We believe borrowers who locked in cheap fixed-rate financing at low interest rates will be incentivized to extend their loans in order to buy time for borrowing costs to come down and lending conditions to improve. Borrowers who took out floating-rate loans, however, are already grappling with “payment shock” from higher rates and may thus be hard-pressed to meet the performance hurdles required to extend their loans (e.g., debt-service coverage ratios). Additionally, these borrowers would have to purchase new interest-rate caps for an extended loan period, which have become quite expensive following the sharp rise in rates over the past year or so. These factors could explain why some floating-rate borrowers are opting to walk away from their properties.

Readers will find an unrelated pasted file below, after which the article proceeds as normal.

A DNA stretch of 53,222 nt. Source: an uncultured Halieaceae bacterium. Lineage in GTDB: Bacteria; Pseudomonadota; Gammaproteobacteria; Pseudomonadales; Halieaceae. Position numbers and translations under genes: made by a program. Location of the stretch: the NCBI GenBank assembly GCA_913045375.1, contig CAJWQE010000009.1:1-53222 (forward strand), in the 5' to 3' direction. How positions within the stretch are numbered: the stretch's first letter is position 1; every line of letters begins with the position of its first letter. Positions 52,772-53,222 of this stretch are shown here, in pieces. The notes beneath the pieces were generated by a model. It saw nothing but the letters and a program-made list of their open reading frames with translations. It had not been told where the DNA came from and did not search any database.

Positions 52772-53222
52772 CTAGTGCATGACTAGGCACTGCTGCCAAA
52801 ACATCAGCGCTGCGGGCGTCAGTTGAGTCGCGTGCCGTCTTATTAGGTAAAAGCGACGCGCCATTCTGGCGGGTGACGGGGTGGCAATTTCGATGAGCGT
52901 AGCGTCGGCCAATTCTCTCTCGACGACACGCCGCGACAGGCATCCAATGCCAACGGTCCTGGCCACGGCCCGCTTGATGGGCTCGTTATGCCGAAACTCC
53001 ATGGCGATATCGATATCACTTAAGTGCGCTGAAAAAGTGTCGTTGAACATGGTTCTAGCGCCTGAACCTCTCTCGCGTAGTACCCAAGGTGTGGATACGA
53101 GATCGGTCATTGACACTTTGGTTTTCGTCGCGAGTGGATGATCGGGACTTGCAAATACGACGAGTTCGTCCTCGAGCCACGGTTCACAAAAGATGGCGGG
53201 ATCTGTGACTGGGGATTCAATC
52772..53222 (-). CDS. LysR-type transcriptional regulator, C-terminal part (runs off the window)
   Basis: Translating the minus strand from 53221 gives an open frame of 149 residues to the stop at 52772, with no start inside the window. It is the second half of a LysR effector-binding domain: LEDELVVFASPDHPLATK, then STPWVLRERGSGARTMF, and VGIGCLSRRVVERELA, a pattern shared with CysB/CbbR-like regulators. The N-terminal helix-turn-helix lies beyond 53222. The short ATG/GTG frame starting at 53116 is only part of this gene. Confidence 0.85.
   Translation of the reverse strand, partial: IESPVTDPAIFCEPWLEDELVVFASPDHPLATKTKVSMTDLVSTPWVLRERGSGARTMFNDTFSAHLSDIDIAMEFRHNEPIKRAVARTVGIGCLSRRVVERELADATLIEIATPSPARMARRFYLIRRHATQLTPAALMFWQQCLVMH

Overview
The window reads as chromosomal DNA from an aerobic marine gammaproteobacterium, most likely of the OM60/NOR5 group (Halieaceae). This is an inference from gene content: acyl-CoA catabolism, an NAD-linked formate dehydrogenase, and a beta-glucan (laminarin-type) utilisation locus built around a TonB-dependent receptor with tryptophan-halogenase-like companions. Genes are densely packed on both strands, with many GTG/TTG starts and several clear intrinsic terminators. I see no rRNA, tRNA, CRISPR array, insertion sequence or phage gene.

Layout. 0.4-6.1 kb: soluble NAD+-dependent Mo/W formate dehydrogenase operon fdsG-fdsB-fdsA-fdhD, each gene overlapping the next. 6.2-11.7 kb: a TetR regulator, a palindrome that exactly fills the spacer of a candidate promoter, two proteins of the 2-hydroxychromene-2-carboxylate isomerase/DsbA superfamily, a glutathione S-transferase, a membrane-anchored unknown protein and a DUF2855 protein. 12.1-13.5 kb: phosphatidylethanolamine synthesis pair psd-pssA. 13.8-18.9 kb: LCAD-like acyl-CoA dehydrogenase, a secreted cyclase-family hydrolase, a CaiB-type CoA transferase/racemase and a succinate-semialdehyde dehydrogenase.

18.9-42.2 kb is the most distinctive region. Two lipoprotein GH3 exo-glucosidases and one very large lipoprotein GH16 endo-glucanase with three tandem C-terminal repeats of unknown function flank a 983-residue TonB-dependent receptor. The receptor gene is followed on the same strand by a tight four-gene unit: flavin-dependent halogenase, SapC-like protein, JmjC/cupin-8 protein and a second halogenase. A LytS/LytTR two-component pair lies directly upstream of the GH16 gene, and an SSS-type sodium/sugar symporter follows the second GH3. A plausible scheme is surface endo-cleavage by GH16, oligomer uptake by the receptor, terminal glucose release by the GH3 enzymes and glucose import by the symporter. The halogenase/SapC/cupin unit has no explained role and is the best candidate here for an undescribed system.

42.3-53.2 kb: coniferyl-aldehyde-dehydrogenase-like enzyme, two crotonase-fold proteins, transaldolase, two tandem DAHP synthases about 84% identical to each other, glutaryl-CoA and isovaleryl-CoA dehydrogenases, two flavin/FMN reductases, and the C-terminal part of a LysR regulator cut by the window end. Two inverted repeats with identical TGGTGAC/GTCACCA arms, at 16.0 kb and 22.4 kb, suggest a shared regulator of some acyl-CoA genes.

Overall, we expect CMBS performance to vary considerably by property type and submarket in the period ahead:
ICE Data, its affiliates and their respective third-party suppliers disclaim any and all warranties and representations, express and/or implied, including any warranties of merchantability or fitness for a particular purpose or use, including the indices, index data and any data included in, related to, or derived therefrom. Neither ICE Data, its affiliates nor their respective third-party suppliers shall be subject to any damages or liability with respect to the adequacy, accuracy, timeliness or completeness of the indices or the index data or any component thereof, and the indices and index data and all components thereof are provided on an “as is” basis and your use is at your own risk. ICE Data, its affiliates and their respective third-party suppliers do not sponsor, endorse, or recommend Wellington Management Company LLP, or any of its products or services.